Facebook founder Mark Zuckerberg sparked an online debate Friday by posting a photo of himself jogging without a face mask in the center of the Chinese capital, which is suffering a new spike in air pollution levels.
Zuckerberg announced his arrival in Beijing by uploading the photo to Facebook, which is blocked in China and only accessible via a virtual private network, drawing over 150,000 responses from Web users in the space of just a few hours.
“It’s great to be back in Beijing! I kicked off my visit with a run through Tiananmen Square, past the Forbidden City and over to the Temple of Heaven,” Facebook’s chairman and CEO, who was accompanied by several running companions who also opted not to use face masks, wrote in his post.
“This also marks 100 miles in A Year of Running. Thanks to everyone who has been running with me – both in person and around the world!” his message added.
One Facebook user noted that the ground the social media entrepreneur had stepped on “has been covered by blood from students who fought for democracy. But, enjoy your running in China, Mark,” alluding to the Chinese regime’s violent suppression of protests in Tiananmen Square in 1989.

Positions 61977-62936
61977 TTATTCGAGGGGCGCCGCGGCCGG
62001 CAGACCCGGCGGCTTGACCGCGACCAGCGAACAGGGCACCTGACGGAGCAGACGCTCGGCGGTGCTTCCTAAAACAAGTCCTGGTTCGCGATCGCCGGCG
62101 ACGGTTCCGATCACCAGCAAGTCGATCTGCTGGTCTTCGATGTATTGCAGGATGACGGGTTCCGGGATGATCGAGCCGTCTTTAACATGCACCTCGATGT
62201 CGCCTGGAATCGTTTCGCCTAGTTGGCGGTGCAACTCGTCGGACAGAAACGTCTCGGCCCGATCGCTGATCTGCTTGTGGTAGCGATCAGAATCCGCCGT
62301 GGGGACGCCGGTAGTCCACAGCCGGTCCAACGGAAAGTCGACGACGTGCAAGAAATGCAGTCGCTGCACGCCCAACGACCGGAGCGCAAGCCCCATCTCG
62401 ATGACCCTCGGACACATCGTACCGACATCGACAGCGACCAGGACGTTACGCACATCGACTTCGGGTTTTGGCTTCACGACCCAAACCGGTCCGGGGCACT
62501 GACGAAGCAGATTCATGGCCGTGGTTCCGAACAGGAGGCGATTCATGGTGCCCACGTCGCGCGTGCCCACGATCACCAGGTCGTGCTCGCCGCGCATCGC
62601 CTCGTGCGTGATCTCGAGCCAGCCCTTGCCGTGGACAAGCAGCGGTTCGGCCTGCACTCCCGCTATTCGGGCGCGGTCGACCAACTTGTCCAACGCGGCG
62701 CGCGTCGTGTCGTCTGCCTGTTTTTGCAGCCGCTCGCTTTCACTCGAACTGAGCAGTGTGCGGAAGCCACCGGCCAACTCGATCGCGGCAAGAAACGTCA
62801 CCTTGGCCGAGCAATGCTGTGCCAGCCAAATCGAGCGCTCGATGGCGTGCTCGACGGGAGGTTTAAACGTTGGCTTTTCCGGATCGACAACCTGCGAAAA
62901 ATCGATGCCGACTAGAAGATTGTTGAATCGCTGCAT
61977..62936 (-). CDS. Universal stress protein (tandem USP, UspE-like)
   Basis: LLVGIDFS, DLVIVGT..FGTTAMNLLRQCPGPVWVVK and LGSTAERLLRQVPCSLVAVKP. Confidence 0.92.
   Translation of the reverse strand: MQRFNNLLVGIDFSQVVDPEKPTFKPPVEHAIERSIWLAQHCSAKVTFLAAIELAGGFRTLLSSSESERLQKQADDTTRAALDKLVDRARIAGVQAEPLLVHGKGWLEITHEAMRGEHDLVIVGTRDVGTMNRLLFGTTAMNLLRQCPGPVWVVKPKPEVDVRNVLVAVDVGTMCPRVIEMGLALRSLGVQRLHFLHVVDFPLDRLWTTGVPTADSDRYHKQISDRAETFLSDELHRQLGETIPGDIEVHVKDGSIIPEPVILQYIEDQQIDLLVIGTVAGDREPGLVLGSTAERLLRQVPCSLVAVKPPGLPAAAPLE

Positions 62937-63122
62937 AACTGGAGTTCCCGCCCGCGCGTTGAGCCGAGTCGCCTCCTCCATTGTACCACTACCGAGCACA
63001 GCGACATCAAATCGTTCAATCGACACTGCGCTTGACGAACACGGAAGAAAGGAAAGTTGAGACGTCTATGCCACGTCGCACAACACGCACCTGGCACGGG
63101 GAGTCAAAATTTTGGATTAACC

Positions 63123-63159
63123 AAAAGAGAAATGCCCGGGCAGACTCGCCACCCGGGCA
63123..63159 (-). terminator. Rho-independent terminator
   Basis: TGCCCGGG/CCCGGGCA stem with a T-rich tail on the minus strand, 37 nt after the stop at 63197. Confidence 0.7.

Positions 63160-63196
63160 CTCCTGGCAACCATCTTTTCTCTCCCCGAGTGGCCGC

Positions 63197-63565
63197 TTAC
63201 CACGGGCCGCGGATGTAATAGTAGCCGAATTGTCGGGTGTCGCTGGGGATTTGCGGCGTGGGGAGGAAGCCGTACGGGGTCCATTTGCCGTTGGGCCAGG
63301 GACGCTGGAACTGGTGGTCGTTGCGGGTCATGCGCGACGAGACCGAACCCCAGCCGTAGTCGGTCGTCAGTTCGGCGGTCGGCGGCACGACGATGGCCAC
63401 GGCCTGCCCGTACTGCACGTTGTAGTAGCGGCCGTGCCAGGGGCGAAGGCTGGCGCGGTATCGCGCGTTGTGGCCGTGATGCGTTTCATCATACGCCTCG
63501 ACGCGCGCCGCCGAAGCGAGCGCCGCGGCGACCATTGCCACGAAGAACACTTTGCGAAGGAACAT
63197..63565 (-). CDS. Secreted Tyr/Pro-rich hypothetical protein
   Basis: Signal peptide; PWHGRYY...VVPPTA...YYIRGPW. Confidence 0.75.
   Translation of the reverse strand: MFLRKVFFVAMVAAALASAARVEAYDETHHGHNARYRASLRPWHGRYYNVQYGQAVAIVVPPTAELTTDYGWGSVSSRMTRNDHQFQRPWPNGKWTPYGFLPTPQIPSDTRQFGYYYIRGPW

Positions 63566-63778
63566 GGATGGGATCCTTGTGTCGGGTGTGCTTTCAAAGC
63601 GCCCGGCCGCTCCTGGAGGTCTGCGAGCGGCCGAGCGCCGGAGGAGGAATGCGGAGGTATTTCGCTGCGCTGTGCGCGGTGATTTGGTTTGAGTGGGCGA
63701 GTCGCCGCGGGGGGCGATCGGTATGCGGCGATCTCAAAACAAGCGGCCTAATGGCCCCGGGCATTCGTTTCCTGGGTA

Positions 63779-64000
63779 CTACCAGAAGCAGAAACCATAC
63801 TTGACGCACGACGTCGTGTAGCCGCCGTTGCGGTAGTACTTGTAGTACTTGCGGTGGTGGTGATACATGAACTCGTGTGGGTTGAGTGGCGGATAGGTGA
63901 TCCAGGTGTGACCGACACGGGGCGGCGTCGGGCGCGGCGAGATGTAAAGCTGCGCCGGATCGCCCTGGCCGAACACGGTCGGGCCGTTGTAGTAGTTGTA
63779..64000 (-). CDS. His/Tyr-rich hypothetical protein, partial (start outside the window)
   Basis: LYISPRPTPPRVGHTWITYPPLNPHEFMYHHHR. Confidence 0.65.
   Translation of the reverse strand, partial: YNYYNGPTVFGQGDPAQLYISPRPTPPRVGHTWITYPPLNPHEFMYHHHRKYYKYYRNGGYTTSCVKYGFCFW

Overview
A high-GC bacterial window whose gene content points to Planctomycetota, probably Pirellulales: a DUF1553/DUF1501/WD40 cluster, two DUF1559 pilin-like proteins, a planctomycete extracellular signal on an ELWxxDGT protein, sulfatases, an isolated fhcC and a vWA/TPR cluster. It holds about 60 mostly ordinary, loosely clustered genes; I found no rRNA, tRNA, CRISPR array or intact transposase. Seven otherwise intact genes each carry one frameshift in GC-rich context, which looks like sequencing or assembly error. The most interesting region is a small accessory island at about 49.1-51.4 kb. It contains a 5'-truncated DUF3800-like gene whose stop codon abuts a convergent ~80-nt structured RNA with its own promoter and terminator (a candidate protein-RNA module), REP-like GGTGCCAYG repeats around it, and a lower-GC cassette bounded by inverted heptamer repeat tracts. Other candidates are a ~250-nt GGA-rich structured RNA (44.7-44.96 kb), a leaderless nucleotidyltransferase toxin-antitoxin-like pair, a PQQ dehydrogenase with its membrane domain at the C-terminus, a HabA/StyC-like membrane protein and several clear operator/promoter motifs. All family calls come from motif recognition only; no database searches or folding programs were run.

The setting for the morning jog – with Mao’s portrait overlooking the emblematic square in the background – stirred a furious debate on Facebook, with many also wondering why the billionaire had not used a protective mask considering the sky in the background was visibly smoggy.
“Mark, don’t you see the air pollution? Stop running outside! Beijing is my home, but I’m not recommending you run outside,” one user, Christina Tan, pleaded.
“Forgetting something? #Markzuckerberg Smog kills thousands every day. Wear a mask!” Greenpeace’s East Asian office said in a tweet.
Meanwhile, the company that designed the social network Weibo, China’s equivalent of Facebook, kickstarted the debate by uploading Zuckerberg’s picture while noting that pollution levels at the time of his jog were over ten times the limit recommended by the World Health Organization.
While Zuckerberg has done little to hide his desire for Facebook use to be permitted in the Asian giant, some sectors of the country find his praise of the world’s second-largest economy excessive.
Leisure magazine The Beijinger seemed to echo the sentiment on Friday, posing the question, “How far would you go to curry favor with China?”